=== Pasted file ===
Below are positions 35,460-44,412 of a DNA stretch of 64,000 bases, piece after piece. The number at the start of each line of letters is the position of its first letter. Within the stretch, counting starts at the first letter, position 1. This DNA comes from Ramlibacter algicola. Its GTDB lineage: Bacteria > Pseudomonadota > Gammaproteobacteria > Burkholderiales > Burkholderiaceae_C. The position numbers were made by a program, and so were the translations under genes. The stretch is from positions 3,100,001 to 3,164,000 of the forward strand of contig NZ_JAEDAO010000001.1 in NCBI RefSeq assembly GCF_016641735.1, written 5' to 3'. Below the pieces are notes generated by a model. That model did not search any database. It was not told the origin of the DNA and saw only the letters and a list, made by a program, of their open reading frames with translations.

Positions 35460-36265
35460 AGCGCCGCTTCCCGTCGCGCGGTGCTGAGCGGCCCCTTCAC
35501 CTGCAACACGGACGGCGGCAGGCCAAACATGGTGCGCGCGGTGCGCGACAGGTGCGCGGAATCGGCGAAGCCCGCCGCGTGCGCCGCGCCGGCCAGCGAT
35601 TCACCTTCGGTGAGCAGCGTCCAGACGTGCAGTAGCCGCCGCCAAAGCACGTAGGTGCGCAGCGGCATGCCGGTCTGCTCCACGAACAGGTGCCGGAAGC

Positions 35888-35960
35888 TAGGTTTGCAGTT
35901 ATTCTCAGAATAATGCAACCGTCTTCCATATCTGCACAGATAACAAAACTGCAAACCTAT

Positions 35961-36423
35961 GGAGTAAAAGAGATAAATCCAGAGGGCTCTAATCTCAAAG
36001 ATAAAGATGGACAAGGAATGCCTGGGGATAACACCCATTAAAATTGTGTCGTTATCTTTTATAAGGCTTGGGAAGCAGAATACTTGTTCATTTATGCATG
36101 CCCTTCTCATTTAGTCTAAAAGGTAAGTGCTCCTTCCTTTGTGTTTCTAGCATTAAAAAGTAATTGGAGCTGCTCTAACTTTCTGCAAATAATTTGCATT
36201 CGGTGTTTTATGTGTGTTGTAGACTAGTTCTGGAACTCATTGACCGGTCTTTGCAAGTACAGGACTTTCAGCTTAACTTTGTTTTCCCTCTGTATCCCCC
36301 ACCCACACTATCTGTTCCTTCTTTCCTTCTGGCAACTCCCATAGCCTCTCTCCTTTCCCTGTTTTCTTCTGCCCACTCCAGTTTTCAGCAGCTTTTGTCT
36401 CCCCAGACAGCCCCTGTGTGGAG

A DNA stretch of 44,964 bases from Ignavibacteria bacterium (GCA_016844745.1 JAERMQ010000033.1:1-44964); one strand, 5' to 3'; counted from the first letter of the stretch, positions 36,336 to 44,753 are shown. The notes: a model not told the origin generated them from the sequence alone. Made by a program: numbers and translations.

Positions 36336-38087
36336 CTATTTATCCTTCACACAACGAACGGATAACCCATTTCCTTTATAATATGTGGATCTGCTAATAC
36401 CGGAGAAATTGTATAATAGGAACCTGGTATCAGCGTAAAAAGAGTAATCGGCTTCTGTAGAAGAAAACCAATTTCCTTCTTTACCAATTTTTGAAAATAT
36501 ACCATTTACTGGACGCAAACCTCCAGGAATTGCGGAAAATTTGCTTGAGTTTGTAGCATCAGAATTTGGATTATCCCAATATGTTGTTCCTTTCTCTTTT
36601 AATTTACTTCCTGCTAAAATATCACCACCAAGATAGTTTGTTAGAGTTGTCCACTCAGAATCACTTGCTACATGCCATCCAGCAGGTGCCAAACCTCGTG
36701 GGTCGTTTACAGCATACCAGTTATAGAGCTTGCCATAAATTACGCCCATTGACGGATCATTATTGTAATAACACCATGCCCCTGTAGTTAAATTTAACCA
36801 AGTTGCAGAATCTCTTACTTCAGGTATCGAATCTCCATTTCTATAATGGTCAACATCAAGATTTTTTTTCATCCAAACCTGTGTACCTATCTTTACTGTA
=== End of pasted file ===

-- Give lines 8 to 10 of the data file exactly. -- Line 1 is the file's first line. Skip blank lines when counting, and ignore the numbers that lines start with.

35901 ATTCTCAGAATAATGCAACCGTCTTCCATATCTGCACAGATAACAAAACTGCAAACCTAT

Positions 35961-36423
35961 GGAGTAAAAGAGATAAATCCAGAGGGCTCTAATCTCAAAG